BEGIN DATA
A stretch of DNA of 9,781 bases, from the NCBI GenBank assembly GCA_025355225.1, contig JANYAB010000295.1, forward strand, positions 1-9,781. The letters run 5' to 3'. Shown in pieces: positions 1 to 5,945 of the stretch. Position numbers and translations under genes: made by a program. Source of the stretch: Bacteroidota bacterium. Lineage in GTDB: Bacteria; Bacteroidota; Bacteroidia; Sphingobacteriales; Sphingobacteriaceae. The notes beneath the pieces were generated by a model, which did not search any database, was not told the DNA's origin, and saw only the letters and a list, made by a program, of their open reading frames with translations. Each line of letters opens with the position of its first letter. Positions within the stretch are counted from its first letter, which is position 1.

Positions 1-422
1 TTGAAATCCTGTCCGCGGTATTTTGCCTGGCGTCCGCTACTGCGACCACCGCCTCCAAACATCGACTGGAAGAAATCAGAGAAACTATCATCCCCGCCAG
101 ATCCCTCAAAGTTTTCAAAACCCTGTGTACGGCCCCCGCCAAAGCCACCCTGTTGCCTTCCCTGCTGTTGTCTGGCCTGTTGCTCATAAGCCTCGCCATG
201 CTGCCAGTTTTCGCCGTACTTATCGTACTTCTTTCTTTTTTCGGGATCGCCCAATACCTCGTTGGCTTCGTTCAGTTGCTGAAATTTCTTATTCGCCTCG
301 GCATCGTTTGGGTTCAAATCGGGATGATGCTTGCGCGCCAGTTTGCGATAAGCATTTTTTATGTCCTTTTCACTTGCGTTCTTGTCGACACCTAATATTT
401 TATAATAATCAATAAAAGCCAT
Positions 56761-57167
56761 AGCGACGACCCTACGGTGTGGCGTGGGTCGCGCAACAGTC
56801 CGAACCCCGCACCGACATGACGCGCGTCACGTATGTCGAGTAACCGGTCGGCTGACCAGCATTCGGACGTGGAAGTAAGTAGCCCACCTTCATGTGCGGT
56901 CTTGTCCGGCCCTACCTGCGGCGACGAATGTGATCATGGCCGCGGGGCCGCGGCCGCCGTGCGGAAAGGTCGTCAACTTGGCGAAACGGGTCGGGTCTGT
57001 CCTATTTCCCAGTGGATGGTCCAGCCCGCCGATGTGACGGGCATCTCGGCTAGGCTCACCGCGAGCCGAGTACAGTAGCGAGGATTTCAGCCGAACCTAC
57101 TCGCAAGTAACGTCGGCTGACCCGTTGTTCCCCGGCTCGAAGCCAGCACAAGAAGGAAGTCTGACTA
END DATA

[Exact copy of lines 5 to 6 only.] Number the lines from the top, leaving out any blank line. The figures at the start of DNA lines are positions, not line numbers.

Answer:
201 CTGCCAGTTTTCGCCGTACTTATCGTACTTCTTTCTTTTTTCGGGATCGCCCAATACCTCGTTGGCTTCGTTCAGTTGCTGAAATTTCTTATTCGCCTCG
301 GCATCGTTTGGGTTCAAATCGGGATGATGCTTGCGCGCCAGTTTGCGATAAGCATTTTTTATGTCCTTTTCACTTGCGTTCTTGTCGACACCTAATATTT